Reviews Performance Published 3 April 2013

Blackouts: Twilight of the Idols

Chelsea Theatre ⋄ 27th - 28th March 2013

Identity, exile and cinema.

Diana Damian Martin

Twilight

1.       The soft glowing light from the sky when the sun is below the horizon, caused by the reflection of the sun’s rays from the atmosphere

2.       The period of the evening during which this takes place, between daylight and darkness

The result of several years of work, Dickie Beau’s show uses found and recorded sound to navigate a landscape both liminal and seminal, glamorous and shipwrecked.  The show’s central discourse is presented by an engagement with recordings Dickie Beau took of his conversations with Richard Meryman, the last journalist to have interviewed Marilyn Monroe before her death.  This becomes the central framework of the show, with additional archival recordings from Judy Garland and Marilyn Monroe.

Beau allows these to speak, and performs acts of suggestion and interpretation in a set up that is both theatrical and cinematic. A gauze separates the audience from this space of dreams and recall, also serving as projection screen- with found footage from a range of films starring the two leading women. A wooden desk and a typewriter, a mirror and a chair form a non-descript space behind this gauze, allowing Beau to construct and control the atmosphere, but also play with this separation.

Beau is a cunning performer; he brings clarity of character to his performances, but also plays with the identity of those he represents- his precision and sharpness held to bring the referent to life, but also place discrete emphasis. His physical language does a considerable amount of work- tracing the history of the character, enacting their physiognomy without straightforward representation : a skillful mix of cabaret, theatre and the cinematic.

The performer here is chameleon; the landscape, reminiscent of the visual politics of cinematographers such as David Lynch, and drawing from the aesthetics of the glamour era of Hollywood, is constantly shape-shifting. The title itself is a reference to the 1888 book by German philosopher Friedrich Nietzsche, Twilight of the Idols, or how to Philosophize with a Hammer. Nietzsche’s own book is a reference to the Wagnerian opera with the same name, playing on ideals of false gods and idolatry. From a critique of then contemporary cultural practice of decadence, the book develops a critique of the fictionalisation of reality through these practices- something Beau engages with in an intriguing visual and theatrical argument. Playing with common conceptions and expectations on the identity of these two icons, Beau examines the relationship between fiction and reality, blurring the lines, both formally and conceptually, between these different cultural frames and their personal impact. The recordings- rarely heard and highly distinct- are used not only as a framework, but also as raw material; emphasis, suggestion and intertextuality becoming key theatrical tools,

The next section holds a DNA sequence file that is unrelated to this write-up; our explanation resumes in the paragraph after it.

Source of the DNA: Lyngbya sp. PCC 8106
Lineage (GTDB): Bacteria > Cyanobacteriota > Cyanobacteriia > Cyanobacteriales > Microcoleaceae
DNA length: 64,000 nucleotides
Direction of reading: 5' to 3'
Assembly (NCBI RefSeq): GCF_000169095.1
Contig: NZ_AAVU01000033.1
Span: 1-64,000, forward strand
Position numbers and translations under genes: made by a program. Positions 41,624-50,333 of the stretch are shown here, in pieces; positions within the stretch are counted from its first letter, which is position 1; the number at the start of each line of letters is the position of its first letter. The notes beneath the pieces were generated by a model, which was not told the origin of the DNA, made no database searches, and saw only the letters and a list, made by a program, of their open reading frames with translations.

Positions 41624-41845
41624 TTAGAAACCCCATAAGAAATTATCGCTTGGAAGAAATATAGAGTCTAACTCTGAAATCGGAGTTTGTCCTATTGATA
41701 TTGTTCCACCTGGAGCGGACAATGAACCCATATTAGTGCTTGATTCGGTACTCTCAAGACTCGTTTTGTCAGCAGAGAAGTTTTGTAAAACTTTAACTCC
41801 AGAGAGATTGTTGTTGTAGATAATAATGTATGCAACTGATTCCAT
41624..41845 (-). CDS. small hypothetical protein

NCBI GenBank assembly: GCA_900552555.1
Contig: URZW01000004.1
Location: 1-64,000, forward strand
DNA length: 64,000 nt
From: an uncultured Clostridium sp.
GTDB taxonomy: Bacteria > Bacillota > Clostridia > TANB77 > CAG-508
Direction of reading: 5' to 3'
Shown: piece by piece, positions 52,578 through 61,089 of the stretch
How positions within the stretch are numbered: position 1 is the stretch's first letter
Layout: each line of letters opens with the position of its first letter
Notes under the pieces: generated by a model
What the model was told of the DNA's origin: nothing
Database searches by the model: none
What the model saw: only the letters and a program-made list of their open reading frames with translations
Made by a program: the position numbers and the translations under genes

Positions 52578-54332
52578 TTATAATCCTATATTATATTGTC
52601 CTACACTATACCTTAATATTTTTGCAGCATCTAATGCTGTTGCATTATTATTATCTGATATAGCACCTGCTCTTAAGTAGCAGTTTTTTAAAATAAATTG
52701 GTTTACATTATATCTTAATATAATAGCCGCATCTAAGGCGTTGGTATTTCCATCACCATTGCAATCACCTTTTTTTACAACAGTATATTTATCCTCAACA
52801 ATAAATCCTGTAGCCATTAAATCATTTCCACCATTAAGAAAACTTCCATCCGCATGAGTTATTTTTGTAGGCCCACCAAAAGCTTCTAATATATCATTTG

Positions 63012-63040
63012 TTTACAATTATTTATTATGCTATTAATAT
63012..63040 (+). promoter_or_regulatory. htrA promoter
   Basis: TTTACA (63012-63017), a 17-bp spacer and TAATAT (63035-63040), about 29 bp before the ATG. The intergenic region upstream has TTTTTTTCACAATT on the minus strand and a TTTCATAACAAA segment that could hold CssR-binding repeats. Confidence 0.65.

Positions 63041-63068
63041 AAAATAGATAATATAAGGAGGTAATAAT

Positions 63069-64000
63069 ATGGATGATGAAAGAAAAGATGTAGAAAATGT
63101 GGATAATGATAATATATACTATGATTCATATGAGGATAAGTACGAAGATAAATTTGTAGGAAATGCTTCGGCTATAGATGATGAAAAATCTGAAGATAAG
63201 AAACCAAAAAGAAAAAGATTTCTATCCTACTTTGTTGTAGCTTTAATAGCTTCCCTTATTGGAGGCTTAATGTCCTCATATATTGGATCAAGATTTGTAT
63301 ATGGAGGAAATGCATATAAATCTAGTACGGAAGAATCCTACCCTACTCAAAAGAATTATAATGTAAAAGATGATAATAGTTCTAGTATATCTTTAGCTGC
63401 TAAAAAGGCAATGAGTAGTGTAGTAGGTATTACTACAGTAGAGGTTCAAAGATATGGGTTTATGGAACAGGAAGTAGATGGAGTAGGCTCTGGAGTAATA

Dickie Beau has constructed an evocative, shape-shifting theatrical gesture; Blackouts is, however, not a show about idols, but a show about portraits and identity. It constructs a series of landscapes that play on identity as something both performed and presumed, proposed and enacted, making reference to Marilyn Monroe and Judy Garland- and inherently, The Wizard of Oz and Little Red Riding Hood. It references cinema, plays with its iconography and investigates its dreams.

Blackouts is, unsurprisingly, a performance of in-betweens; the glow of that which it references is sometimes concealed, other times revealed by gestures and actions. It’s a performance that stands testament to a lot of things, but also keeps them at bay; it is swallowed by its own process, acutely aware of the ways in which its different elements engage in conversation. There is also something personal here too: a different portraiture, as such, an identification with the currencies of exile and cultural context that becomes poetic and reflective.


Diana Damian Martin

Diana Damian Martin is a London-based performance critic, curator and theorist. She writes about theatre and performance for a range of publications including Divadlo CZ, Scenes and Teatro e Critica. She was Managing Editor of Royal Holloway's first practice based research publication and Guest Editor for postgraduate journal Platform between 2012-2015. She is co-founder of Writingshop, a long term collaborative project with three European critics examining the processes and politics of contemporary critical practice, and a member of practice-based research collective Generative Constraints. She is completing her doctoral study 'Criticism as a Political Event: theorising a practice of contemporary performance criticism' at Royal Holloway, University of London and is a Lecturer in Performance Arts at Royal Central School of Speech and Drama.

Blackouts: Twilight of the Idols Show Info


Directed by Jan willem van der Bosch

Cast includes Dickie Beau

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